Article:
The St. Louis Post-Dispatch is turning off all comments on its opinion editorials, columns and letters, the editorial board announced Monday.
The paper offered a succinct explaination: "Why? Ferguson."
The Post-Dispatch said that for the next two months readers will not be able to comment on any opinion page pieces, calling it "an experiment in elevating the conversation." The decision to cut commenting is a result of high levels of "vile and racist comments" as well as "shouting and personal attacks" in the height of the Ferguson protests over the killing of Michael Brown.
The comments have not all been negative and racist, the editorial board said:
We intend to use our opinion pages to help the St. Louis region have a meaningful discussion about race. So we are going to turn off the comments in the editorial section for a while, and see what we learn from it. (Comment will continue on news articles). Comments might return to the opinion pages. Or we might find that without them, the discussion -- through letters, social media conversations and online chats, rises to a higher level.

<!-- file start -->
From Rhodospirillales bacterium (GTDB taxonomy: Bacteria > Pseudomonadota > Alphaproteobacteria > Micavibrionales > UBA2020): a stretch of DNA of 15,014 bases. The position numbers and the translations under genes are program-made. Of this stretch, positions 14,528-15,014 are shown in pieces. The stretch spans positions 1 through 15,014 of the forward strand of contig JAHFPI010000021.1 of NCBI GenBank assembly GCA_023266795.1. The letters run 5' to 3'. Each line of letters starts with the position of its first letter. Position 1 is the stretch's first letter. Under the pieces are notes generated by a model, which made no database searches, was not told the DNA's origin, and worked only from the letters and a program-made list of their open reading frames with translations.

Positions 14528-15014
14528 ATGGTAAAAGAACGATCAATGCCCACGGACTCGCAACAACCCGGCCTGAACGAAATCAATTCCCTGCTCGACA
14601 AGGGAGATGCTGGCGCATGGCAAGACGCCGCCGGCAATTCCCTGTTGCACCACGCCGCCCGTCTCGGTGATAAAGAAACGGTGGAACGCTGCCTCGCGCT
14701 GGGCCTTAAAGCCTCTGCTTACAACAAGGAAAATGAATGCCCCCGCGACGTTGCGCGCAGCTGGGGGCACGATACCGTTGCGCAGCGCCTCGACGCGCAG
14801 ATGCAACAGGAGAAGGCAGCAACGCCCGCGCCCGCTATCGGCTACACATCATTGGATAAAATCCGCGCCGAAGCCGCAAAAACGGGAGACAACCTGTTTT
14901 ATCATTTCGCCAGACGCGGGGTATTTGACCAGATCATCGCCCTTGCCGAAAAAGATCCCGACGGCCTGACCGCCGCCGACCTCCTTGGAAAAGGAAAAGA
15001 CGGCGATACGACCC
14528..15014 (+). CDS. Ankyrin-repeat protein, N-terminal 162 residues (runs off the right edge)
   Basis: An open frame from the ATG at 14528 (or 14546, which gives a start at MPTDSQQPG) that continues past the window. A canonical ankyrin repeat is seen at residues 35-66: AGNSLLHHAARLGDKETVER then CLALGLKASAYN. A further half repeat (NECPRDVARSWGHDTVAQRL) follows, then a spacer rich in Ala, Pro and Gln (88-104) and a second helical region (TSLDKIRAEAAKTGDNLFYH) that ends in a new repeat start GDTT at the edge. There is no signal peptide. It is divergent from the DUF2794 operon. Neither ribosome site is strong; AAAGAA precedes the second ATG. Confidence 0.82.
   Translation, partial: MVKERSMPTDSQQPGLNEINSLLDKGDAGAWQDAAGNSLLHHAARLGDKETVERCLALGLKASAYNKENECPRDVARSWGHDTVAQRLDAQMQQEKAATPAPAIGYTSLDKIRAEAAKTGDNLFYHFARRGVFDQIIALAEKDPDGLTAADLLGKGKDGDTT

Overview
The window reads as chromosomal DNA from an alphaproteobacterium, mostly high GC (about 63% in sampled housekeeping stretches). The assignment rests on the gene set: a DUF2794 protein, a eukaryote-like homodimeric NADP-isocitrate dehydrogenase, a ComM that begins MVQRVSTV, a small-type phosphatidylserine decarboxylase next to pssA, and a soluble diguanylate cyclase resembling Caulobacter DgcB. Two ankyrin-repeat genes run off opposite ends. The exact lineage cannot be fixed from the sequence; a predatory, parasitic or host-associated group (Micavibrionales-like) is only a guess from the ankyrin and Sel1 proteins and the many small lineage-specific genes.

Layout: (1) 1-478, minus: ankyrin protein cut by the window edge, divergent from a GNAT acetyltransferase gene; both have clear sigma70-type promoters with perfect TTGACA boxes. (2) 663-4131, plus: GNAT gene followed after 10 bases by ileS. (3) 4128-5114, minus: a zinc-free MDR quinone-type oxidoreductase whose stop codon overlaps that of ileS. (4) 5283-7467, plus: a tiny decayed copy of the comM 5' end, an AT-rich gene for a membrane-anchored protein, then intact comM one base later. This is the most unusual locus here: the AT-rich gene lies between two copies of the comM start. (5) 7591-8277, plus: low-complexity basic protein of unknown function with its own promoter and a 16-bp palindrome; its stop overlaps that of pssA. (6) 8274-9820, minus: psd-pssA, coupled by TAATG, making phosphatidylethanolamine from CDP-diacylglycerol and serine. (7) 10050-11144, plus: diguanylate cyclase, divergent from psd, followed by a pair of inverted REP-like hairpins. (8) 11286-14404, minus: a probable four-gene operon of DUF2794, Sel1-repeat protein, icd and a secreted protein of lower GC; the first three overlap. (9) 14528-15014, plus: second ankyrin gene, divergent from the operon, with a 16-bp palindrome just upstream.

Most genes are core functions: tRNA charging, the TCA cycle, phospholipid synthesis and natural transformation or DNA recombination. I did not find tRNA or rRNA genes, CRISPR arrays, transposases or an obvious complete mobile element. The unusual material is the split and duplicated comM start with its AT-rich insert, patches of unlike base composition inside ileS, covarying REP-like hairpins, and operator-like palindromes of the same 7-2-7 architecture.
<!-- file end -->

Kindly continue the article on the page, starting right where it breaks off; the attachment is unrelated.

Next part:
That's the goal.
The post added that there will still be plenty of ways to comment on stories and for readers to get their voices heard, including a weekly live chat on Ferguson, which the paper will host. Readers can also go to their Facebook page and leave comments there.
"Let's give civility a try," the note concluded.
Editorial page editor Tony Messenger told The Huffington Post in an email Monday that while the paper hasn't calculated an exact increase in negative comments in relation to the Ferguson unrest, racism is undoubtedly present on the site. He said that the move to turn off commenting came after the paper challenged its readers to engage in a serious conversation about race.
"It's hard to have that conversation if the first comment under any editorial or column or letter on the topic divides rather than unites," he wrote.
Messenger said that the paper's goal now is to find a way for conversations to be "the most productive they can be."
"My goal is that our pages, and our editorial portions of the website be a place where some of the most important ideas for change are being discussed, and that people know they can come there and engage in ideas that might push the conversation forward, toward meaningful change," he wrote. "Maybe our letters increase and we add space for them. Maybe voices participate in the conversation who might have otherwise felt left out. Mostly, I wanted to make a statement: This conversation about race is important. We have to have it. We have to do so with civility in mind."